Nikolai G. Rainov, Reinhard Schneiderhan, Volkmar Heidecke
April 2019, Volume 28, Issue 4, pp 727 - 734 Original Article Read Full Article 10.1007/s00586-018-5860-1
First Online: 18 December 2018
Sacroiliac joint (SIJ) dysfunction is an underdiagnosed condition. Several published cohorts have reported favorable midterm outcomes after SIJ fusion using titanium implants placed across the SIJ. Herein, we report 12-month follow-up from SIJ fusion in a standard clinic setting.
A carefully selected group of 160 consecutive patients with painful SIJ dysfunction were diagnosed at a single center and underwent unilateral or staged bilateral SIJ fusion using triangular titanium implants. Patients were routinely seen in clinic for follow-up every 3 months where they completed visual analog scale (0–10 range) pain ratings and Oswestry Disability Index (ODI). Follow-up CT scan was performed at 1 year.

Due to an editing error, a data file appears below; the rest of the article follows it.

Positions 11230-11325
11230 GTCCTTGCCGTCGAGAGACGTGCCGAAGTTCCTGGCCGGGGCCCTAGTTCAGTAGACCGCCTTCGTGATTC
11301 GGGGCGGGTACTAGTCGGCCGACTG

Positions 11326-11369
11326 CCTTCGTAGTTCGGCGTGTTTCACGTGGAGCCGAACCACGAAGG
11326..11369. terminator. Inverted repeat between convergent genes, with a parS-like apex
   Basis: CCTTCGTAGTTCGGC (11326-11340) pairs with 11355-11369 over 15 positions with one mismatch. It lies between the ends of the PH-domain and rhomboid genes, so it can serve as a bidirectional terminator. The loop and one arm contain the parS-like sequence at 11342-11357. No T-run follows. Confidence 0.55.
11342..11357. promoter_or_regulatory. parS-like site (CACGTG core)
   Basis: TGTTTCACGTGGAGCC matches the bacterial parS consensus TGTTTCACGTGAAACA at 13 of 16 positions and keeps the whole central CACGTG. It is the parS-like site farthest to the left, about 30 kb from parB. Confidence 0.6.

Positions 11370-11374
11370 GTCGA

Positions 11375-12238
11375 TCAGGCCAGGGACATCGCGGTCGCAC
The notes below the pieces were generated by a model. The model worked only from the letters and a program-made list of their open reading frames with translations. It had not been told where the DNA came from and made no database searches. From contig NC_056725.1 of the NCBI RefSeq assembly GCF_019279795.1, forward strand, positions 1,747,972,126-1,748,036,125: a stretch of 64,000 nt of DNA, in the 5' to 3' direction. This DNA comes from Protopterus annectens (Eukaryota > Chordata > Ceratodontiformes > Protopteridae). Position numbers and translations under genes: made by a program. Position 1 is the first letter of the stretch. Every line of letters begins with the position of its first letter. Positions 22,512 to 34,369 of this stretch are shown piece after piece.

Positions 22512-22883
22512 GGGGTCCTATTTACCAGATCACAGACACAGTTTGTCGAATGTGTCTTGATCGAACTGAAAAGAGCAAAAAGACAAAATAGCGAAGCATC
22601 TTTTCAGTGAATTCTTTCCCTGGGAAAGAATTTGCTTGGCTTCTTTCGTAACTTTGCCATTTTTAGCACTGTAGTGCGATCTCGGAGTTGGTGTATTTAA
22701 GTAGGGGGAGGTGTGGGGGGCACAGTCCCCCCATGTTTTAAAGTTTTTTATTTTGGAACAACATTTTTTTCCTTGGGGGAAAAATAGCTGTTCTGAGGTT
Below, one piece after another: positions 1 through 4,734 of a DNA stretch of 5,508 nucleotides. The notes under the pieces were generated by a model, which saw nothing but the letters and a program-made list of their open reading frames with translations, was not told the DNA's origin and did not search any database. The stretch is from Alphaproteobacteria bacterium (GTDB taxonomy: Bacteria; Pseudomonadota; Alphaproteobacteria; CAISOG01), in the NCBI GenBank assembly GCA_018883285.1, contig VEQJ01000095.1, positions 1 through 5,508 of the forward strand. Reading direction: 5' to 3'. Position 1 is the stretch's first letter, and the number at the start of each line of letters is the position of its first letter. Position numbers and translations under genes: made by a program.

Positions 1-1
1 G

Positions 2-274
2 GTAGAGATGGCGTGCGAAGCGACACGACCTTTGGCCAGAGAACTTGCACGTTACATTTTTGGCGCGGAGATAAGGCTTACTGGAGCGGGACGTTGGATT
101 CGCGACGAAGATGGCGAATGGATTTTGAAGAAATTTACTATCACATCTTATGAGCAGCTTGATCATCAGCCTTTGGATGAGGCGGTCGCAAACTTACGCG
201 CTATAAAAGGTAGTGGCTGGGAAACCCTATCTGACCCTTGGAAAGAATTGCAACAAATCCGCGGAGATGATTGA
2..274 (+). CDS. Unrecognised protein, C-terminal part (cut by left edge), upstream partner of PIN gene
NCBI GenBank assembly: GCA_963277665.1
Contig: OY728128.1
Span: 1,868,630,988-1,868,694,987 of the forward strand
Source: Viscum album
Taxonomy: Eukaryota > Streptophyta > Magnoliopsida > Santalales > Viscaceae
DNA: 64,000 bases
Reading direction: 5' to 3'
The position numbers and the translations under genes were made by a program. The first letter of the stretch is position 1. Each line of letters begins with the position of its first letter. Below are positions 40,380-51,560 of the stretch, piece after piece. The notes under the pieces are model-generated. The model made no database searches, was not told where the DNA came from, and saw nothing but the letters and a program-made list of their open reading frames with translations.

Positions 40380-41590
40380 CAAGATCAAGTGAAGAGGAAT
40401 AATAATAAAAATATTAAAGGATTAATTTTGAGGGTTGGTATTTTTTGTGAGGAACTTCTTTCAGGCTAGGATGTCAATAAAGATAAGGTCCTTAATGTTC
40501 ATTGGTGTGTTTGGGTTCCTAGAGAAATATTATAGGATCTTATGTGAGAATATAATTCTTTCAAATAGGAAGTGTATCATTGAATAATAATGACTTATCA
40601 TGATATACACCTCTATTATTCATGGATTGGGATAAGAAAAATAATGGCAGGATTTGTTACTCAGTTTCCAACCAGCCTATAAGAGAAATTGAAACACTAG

Mean patient age was 58 years, and 68% were women. 30% underwent staged bilateral SIJ fusion. By month 12, SIJ pain decreased from 8.0 to 2.5 (p < 0.0001) and disability (ODI) decreased from 45.3 to 16.4 (p < 0.0001). The proportion with clinically significant improvements in SIJ pain and ODI was high (> 95%). Perioperative adverse events were mild and decreased with increasing surgical experience with the procedure. Subgroup analysis showed slightly smaller improvements in those undergoing bilateral surgery and those with a spinal cord stimulator in place. CT scan at 1 year showed reabsorption along one or more implants in 16% of cases, but there were no breakages or implant removals.
In standard clinical practice, SIJ fusion with triangular titanium implants produces significant improvement in pain and disability related to SIJ dysfunction.
These slides can be retrieved under Electronic Supplementary Material.[Figure not available: see fulltext.]
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